Govt runs after sugar hoarders, smugglers

SUGAR RUSH A huge volume of sugar was found in a warehouse in Pampanga. Photo courtesy of Bureau of Customs

(UPDATE) THE government has launched a crackdown on sugar hoarders and smugglers, as it sealed three warehouses and recovered thousands of sacks of sugar suspected to have been imported illegally.

The raids were conducted on Wednesday and Thursday in San Fernando, Pampanga, and San Jose del Monte, Bulacan on orders of President Ferdinand “Bongbong” Marcos Jr. as the price of refined sugar in markets continued to climb.

Press Secretary Rose Beatrix “Trixie” Cruz-Angeles said on Thursday the President, through Executive Secretary Victor Rodriguez, ordered the Bureau of Customs (BoC) “to exercise its visitorial powers to all customs bonded warehouse and to check on the inventory of imported agricultural products with the aim of finding out if there is hoarding of sugar.”

Cruz-Angeles said Customs will inspect more warehouses suspected of storing smuggled sugar.

“This is a series of raids…. We can confirm that there is another one today and possibly more in the coming days,” she said in a press briefing.

The two raided warehouses in San Jose del Monte were owned by a Chinese-Filipino sugar trader.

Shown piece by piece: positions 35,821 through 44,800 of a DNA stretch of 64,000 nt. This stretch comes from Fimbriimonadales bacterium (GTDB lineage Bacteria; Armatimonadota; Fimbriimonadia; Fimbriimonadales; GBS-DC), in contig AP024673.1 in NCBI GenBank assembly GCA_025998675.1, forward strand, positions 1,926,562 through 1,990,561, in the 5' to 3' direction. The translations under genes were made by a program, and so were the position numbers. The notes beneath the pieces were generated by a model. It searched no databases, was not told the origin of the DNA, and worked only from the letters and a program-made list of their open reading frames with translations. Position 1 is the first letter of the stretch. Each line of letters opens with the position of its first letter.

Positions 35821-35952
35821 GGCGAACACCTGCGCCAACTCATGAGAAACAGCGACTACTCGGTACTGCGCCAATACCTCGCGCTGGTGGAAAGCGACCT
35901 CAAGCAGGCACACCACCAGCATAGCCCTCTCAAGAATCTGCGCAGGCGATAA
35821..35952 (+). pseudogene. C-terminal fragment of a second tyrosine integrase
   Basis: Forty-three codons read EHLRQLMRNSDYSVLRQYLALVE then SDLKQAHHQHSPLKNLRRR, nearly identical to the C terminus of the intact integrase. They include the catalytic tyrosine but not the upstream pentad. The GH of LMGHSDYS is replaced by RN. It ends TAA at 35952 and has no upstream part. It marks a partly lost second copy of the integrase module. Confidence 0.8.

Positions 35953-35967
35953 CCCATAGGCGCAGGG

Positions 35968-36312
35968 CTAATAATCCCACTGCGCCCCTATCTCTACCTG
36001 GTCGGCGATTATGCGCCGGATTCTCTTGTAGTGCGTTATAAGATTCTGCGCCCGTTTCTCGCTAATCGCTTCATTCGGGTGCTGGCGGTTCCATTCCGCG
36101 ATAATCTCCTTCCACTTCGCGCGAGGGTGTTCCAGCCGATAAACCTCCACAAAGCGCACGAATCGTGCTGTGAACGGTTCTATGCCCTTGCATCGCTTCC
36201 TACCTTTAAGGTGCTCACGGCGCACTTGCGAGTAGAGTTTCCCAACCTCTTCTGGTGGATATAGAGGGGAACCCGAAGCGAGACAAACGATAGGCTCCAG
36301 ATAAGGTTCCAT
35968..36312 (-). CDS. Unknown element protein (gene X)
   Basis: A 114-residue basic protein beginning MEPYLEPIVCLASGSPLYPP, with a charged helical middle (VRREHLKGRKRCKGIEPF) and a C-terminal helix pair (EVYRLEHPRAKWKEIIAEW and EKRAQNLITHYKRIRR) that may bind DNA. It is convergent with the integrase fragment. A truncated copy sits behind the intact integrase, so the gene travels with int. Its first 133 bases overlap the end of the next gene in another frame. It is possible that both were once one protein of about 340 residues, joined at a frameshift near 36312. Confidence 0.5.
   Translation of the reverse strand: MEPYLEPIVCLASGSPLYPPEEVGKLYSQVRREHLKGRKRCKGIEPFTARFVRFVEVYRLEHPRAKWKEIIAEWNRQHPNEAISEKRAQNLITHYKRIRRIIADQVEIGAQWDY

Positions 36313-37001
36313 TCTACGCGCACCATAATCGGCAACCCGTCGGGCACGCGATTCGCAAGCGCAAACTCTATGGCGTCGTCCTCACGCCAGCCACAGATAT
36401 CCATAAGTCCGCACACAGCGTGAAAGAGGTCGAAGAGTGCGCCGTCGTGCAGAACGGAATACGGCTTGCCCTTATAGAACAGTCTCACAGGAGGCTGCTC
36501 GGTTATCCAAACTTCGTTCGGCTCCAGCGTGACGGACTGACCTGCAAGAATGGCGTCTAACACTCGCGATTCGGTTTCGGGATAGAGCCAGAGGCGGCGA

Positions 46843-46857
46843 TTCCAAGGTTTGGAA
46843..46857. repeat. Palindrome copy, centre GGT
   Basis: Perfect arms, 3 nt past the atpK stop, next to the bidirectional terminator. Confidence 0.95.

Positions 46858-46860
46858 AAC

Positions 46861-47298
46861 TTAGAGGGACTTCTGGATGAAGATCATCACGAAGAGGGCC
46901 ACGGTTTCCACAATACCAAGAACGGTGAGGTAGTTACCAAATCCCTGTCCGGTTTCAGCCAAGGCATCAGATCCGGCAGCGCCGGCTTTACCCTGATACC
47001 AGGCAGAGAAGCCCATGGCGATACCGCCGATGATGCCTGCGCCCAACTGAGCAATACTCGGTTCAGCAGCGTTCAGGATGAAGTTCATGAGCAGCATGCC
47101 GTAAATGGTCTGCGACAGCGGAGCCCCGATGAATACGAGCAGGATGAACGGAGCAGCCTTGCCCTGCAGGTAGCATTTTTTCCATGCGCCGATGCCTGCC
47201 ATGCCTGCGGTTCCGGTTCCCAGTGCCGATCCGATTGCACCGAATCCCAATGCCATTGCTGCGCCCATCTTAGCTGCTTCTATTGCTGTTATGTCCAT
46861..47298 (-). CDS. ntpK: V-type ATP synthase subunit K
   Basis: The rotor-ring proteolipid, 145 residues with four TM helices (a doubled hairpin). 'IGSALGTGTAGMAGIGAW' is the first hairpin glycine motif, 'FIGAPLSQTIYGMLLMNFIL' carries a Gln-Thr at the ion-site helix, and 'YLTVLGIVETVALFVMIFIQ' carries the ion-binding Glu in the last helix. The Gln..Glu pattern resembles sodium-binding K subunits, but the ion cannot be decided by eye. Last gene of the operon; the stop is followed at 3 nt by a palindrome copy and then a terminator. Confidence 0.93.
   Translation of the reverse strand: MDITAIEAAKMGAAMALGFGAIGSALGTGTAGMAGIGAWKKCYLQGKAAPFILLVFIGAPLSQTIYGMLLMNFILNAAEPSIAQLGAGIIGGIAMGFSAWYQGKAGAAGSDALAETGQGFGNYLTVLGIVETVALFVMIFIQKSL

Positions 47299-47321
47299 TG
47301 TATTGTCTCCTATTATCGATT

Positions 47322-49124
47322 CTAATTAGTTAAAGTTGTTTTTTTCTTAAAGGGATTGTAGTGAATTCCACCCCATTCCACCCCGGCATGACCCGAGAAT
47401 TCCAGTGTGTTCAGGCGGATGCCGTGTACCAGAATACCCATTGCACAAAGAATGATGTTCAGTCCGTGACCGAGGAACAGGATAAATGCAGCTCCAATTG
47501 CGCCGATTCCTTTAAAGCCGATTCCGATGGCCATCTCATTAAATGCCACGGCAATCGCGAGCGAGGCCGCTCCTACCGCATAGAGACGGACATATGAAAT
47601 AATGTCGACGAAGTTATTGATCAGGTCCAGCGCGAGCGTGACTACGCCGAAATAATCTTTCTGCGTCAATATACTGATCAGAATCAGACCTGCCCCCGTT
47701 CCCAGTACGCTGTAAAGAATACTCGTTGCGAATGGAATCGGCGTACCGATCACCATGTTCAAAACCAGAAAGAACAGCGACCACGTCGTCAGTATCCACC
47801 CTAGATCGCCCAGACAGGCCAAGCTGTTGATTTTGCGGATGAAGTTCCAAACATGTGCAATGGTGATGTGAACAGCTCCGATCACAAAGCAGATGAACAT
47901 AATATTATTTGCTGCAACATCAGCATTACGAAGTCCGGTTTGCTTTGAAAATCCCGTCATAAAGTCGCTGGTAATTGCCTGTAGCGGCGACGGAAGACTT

A team from the Customs Intelligence and Investigation Service (CIIS) headed by Officer in Charge Joeffrey Tacio and the Customs Enforcement and Security Service found between 25,000 and 30,000 sacks of different varieties of sugar in the warehouse owned by Victor Chua, who insisted that sacks were “locally purchased.”

Tacio said Chua was given 15 days to present the necessary documents and explain why the sugar in his warehouse should not be confiscated.

A second warehouse owned by Chua was also visited by Customs and the Department of Agriculture (DA) agents Thursday afternoon.

The warehouse stored an estimated 42,733 sacks of sugar worth P215 million, according to a Customs estimate.

Thousands of sacks of sugar suspected to have been smuggled from Thailand were found inside the Lison Building in Barangay Del Pilar, San Fernando City.

The warehouse also yielded imported items, including sacks of corn starch from China, sacks of flour, plastic products, oil in plastic barrels, motorcycle parts and wheels of different brands, helmets, LED televisions sets and paints.

“The BoC's Pampanga sugar warehouse raid may very well serve as a warning to unscrupulous traders who are currently hoarding their stocks of sugar in order to profit from the current artificial sugar shortage situation,” Rodriguez said.

Earlier, Rodriguez told The Manila Times columnist Rigoberto Tiglao that his office was investigating reports that certain traders were “aggressively” pushing for the importation of 300,000 metric tons of sugar to use it as a “cover” to release sugar they have hoarded.

Rodriguez said a massive importation of sugar could result in a windfall of at least P300 million for the traders.